Order and judgment (one paper), Supreme Court, New York County (Jane S. Solomon, J.), entered June 23, 2008, which, in a declaratory judgment involving whether plaintiff insurer (Tower) is obligated to defend and indemnify defendants apartment building owner and property manager (collectively John) in an underlying action brought by defendant tenant (Dias) for personal injuries sustained when she fell down a stairway in the building, upon motions for summary judgment, declared that Tower is not obligated to defend and indemnify John and that Dias gave Tower timely and otherwise valid notice of the accident in accordance with Insurance Law § 3420(a)(3), unanimously modified, on the law, Tower's motion as to Dias granted, Dias's cross motion denied, and it is declared that Dias is not entitled to proceed directly against Tower, and otherwise affirmed, without costs.
Published by New York State Law Reporting Bureau pursuant to Judiciary Law § 431.
This opinion is uncorrected and subject to revision before publication in the Official Reports.
Andrias, J.P., Friedman, Buckley, Catterson, Acosta, JJ.
It appears that later in the day of the accident, September 17, 2006, John was on the premises and saw that the stairway handrail had been removed. Then, while still on the premises, John received a phone call from the police informing him that a person named Dias had fallen down the stairs and that the handrail had been removed. John did not undertake to obtain a copy of the police report, which would have informed him that a tenant named Dias was taken from the building by ambulance after falling down the stairs due to a loose handrail, and that the police had removed a portion of the handrail. John asserts that he saw Dias the day after the accident and spoke to her and that she appeared fine and did not mention the accident, and that she called him several days after the accident to complain about noise and hot water and again did not mention the accident, but he never asked her what, if anything, had happened or whether she was injured. John first gave Tower written notice of the accident on or about February 5, 2007, almost five months after the accident, when he forwarded the summons and complaint in the underlying action. These circumstances, particularly the missing handrail, establish that John's belief that Dias had not been injured and would not make a claim was unreasonable, and thus did not excuse the otherwise unreasonable five-month delay in giving notice of the accident (see Great Canal Realty Corp. v Seneca Ins. Co., Inc., 5 NY3d 742, 743  [whether and to what extent insured has inquired into circumstances of accident may be relevant on issue of reasonableness]; Paramount Ins. Co. v Rosedale Gardens, 293 AD2d 235, 239-240 ; SSBSS Realty Corp. v Public Serv. Mut. Ins. Co., 253 AD2d 583 ).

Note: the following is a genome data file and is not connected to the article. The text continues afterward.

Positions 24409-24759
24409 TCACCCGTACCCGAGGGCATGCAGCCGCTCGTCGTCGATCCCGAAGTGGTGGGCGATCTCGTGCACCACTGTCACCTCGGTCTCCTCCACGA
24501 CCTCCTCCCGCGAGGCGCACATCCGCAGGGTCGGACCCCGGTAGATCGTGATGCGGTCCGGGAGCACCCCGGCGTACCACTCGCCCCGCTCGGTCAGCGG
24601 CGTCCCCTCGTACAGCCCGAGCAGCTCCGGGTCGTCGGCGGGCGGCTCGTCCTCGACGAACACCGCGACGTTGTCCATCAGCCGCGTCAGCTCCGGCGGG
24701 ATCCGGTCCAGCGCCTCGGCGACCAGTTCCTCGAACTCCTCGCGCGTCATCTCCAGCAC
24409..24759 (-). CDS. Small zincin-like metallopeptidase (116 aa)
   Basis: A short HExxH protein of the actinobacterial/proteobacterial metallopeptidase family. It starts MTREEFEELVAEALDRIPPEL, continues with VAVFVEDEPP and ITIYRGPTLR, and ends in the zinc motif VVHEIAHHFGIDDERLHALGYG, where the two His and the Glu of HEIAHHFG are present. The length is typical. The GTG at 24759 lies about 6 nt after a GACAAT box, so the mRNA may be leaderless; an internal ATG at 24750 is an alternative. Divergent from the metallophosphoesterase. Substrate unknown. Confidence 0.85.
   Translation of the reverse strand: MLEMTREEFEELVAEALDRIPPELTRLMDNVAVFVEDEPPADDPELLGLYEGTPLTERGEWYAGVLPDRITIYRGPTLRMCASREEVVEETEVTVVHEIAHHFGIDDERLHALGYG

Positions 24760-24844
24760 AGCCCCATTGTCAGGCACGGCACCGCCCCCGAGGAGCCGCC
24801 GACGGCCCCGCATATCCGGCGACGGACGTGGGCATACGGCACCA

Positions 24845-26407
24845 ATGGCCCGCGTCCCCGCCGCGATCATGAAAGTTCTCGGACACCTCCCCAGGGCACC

Concerning the declaration in favor of Dias and against Tower, the December 20, 2006 letter from Dias's counsel to John advised John to notify his insurer of the accident, and that if counsel did not hear from John's insurer or legal representative within 20 days, Dias would commence an action. A month later, on or about January 23, 2007, having received no response and still unaware of the identity of John's insurer, Dias commenced suit against John, and, less than two weeks later, Tower received notice of the accident when John forwarded a copy of the summons and complaint. This is insufficient under Insurance Law § 3420(a)(3). Dias never attempted to ascertain the identity of John's insurer and merely relied on correspondence to John (Tower Ins. Co. of N.Y. v Lin Hsin Long Co., 50 AD3d 305 ). We have considered the parties' remaining contentions for affirmative relief and find them unavailing.
THIS CONSTITUTES THE DECISION AND ORDER OF THE SUPREME COURT, APPELLATE DIVISION, FIRST DEPARTMENT.
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